“Palm oil is produced by smallholders in Malaysia. The Bill would have paralysed our small producers,” he said. There are about one million Malaysians who rely on the palm oil industry directly as their source of income and the sector accounts for more than RM50bil of Malaysia’s Gross National Income.
“The accusation that we clear virgin forest to cultivate oil palm is not true – we have designated areas for plantations,” he said, adding that the co-existence of oil palm plantations and orang utan that would come to the fringes of the plantations has been documented.
There was also the “Malaysian solution” where he was instrumental in overseeing the negotiation between Australia and Malaysia on the management of boat people or irregular maritime arrivals into Australia. It is a highly contentious issue in Australia.
He stressed the importance of finding solutions to this issue. “In Malaysia, we have over 90,000 refugees, and half of those are from Rohingya. These people are not accepted anywhere.
“We allow them to work and move freely in Malaysia, and they are free to practise as Muslims.”
Although Malaysia is not a signatory of the United Nations Convention Relating to the Status of Refugees, he said we treat refugees humanely nonetheless.
“We have never caned refugees,” he said referring to an online campaign claiming that Malaysian authorities caned refugees.
“These people are allowed freedom of movement, they go to the mosque and they do what is necessary to earn what they can,” he said, adding that Malaysia works very closely with the UN High Commission on Refugees to find the right solution to the refugee problem.
“Of course, if we can make (the) situation in their country of origin better, it would be ideal,” he said.
Salman’s first posting was in India, and he was mentored by Tan Sri Razali Ismail, who was then the High Commissioner to India.
“I learned many things from him. One, that I should remain modest. And another, to remain moderate,” he said.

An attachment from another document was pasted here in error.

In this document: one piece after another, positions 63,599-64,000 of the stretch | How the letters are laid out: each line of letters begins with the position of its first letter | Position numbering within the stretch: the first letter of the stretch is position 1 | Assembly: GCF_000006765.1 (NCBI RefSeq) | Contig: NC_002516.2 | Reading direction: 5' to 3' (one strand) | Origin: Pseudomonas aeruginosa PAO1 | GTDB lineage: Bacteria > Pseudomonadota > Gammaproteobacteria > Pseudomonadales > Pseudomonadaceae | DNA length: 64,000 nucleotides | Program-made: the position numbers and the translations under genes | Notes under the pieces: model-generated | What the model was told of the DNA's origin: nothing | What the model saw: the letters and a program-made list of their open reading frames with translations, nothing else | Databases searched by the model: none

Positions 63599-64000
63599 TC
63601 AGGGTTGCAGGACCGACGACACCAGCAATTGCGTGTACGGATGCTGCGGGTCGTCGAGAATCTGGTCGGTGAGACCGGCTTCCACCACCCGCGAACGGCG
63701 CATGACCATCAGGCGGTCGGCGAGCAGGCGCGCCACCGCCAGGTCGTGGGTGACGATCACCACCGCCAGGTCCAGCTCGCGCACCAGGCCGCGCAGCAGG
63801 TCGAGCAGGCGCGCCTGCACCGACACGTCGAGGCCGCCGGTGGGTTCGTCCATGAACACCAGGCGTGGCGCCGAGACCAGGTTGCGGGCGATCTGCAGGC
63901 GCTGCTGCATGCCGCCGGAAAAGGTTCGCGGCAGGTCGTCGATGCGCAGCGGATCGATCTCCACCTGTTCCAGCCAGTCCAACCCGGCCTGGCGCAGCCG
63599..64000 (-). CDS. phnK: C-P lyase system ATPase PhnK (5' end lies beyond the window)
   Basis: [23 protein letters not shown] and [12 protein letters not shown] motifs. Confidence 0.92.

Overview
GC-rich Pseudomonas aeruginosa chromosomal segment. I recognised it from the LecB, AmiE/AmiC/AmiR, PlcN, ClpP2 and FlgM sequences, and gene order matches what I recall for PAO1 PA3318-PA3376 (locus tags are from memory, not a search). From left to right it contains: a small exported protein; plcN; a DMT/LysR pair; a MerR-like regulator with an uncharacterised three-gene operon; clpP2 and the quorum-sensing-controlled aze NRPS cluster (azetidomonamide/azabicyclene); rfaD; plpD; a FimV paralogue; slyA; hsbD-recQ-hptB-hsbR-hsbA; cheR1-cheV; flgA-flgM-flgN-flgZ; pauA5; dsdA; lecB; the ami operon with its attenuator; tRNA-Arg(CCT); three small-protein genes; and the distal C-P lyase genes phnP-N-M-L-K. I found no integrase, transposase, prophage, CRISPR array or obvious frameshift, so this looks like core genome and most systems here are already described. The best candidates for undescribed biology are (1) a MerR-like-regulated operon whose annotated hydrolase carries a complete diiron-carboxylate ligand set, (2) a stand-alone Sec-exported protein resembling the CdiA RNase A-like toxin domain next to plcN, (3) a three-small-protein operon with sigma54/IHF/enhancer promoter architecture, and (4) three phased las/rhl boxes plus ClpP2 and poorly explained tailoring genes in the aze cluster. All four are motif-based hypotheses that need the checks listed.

After India, he went on to a posting in Thailand and subsequently was instrumental in setting up the consulate in Mindanao in the Philippines. Next came postings to Japan, the Czech Republic and Australia – and soon, Berlin.
This is the man who was spotted by the guru besar (headmaster) of a Malay school when he was not yet of schoolgoing age. “Why are you not in school?” the HM asked him.
“Belum cukup umur,” he replied. (“Not of schoolgoing age.”)
“The guru besar must have thought the ‘A’ that I wrote was neater than that of my peers,” he said. Understated to say the least. It was the same guru besar who presented Salman with the choice of going to live with one of two families so that he could attend English school.
Salman’s adventure in education continued into his teens when he went to Malay College where, he believed, he “became nakal (naughty)” and went fully into sport.
“In Malay College I found everyone was so much brighter than me, and dealing with growing up pains I found sport as my coping mechanism,” he said, adding almost in a wishful whisper, “perhaps I should not have gone to Malay College.”
He excelled at rugby and kept in contact with his schoolmates into his adulthood, sharing stories about the problems of their youth. “We were all facing the same issues”, he said, “but we could only confide as adults.”
In sport-crazy Australia, it is an “issue” not to love sport! Salman held on to his passion in Canberra, following the Wallabies’ somewhat lacklustre performance against the All Blacks and Canberra’s Brumbies.
When Salman was in the Czech Republic, he had a heart transplant. He has always joked about “running on a Skoda engine”.
“There is much to be done to educate our fellow Malaysians about the importance of organ donation,” he said. “They must know that organ donation saves lives.”
Salman remembered how, when he first arrived in Canberra, the sound of kookaburras and magpies could be quite scary, not to mention the sound of possums snoring close to the roof of his room. It was a time that is now fondly remembered by a man who seems destined to have his home in many countries, and an endless stream of strangers (initially) as his family.
His outlook on his travels is to always be gentle but never be afraid of tough decisions. And his journey as a diplomat does not end with Australia; his next posting is in Berlin.
At a recent farewell hosted by the Malaysian Muslim Families Association, of which he was the patron, Salman was in his element. Surrounded by his staff, students and expatriate Malaysians and their families, he issued an open invitation to everyone present to come and stay with him and his wife in his official residence if they were ever in Berlin.
“I am told that the house, which belongs to the Malaysian Government, has nine rooms,” he said, “I only need one, so eight of you can come at any one time,” he said without hesitation.
At 58 he is still daring the uncertain fate of inviting strangers into his life.
He was set on that path when his capacity to reach his highest potential was spotted early by that guru besar long ago. His eventful life journey has continued ever since, branching out to many lands – but the man himself always staying grounded and deeply tied to his roots by food, glorious Malaysian food!
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Lifestyle, Family & Community, People, Datuk Salman Ahmad, Malaysian High Commissioner, Australia, Pergheleh